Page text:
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Chief Medical Officer Rules Out “Big” Music Festivals Until Coronavirus Vaccine

Aussies won’t be able to attend a music festival or a nightclub until there is a coronavirus vaccine, according to Australia’s Chief Medical Officer, Dr Brendan Murphy.

It’s bad news for festivals like Splendour In The Grass, with organisers postponing the annual festival until October 2020 in the hope that the COVID-19 pandemic would be under control by then.

Speaking about Australia’s state of play in a briefing to New Zealand politicians in Canberra, Murphy made the revelation that festivals and nightclubs would likely be some of the last social activities to return, even as states begin to gradually ease restrictions.

Ultimately, it will remain impossible to know 100% the virus has been eradicated completely until there is a vaccine for COVID-19, he said.

“Unless you’re absolutely, completely confident about your borders, your testing, your surveillance, you can’t relax a measure of distancing,” explained Murphy.

“We certainly would not be contemplating large-scale gatherings. It’s hard for me to envisage reopening of nightclubs and big music festivals in the foreseeable future.”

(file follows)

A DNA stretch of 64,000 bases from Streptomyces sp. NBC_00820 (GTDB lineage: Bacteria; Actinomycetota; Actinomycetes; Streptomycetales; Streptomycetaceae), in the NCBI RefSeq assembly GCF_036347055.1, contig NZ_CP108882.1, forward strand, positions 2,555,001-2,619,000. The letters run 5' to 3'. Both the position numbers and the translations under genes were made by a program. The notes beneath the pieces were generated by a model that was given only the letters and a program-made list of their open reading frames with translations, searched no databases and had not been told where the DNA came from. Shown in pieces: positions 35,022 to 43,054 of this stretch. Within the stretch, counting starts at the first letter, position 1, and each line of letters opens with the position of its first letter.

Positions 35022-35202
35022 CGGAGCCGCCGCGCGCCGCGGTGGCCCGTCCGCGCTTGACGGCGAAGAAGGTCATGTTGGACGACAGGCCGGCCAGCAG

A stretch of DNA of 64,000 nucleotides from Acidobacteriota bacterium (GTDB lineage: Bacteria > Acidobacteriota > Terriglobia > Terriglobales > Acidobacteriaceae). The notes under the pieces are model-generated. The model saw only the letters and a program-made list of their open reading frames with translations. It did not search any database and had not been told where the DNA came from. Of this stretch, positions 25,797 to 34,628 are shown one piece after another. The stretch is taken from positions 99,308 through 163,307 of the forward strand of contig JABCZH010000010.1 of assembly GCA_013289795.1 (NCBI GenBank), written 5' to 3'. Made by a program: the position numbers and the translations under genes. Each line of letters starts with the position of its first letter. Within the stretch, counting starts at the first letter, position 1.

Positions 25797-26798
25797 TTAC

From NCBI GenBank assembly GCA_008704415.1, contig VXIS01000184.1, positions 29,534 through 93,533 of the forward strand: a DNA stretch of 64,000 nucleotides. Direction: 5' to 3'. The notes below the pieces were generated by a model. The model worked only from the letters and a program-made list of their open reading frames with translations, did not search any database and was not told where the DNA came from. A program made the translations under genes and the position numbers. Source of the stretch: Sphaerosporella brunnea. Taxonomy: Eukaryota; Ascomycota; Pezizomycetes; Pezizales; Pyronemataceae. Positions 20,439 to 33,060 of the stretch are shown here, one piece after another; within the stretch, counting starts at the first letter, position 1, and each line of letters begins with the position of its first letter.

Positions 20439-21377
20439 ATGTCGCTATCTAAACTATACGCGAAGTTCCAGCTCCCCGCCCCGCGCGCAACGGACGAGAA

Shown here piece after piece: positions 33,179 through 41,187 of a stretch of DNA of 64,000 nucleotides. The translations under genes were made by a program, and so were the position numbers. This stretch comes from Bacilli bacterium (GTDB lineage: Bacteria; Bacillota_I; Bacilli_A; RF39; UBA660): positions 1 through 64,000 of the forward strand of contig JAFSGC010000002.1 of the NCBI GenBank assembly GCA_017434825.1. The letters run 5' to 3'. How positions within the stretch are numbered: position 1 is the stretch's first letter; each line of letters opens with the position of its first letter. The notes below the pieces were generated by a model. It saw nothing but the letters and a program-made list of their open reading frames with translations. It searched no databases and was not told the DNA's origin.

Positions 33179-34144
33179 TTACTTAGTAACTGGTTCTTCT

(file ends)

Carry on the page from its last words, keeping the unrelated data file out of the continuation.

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It falls in line with health experts in the US who recently told the New York Times that gigs may not return in America until late 2021, such has been the impact of the crisis on the US.

The news comes despite how well Australia is doing amid the pandemic, with Murphy telling the media on Tuesday that only one Australian person contracted COVID-19 through community transmission.

In Western Australia groups of 10 are now able to gather together, and in NSW you’ll be able to have two mates over at any one time.

But even if Australia and New Zealand continue along the path towards eliminating all community transmission of the virus, it’ll likely be quite some time before overseas travel is allowed and international acts can fly here.

Once gigs do return, they’ll probably be a lot more sanitary, with measures like good hand hygiene likely to remain a part of our changes lives forever, says Murphy.

“There are some things we’ll do differently, always. We’ll all be doing better hand hygiene from now on.”

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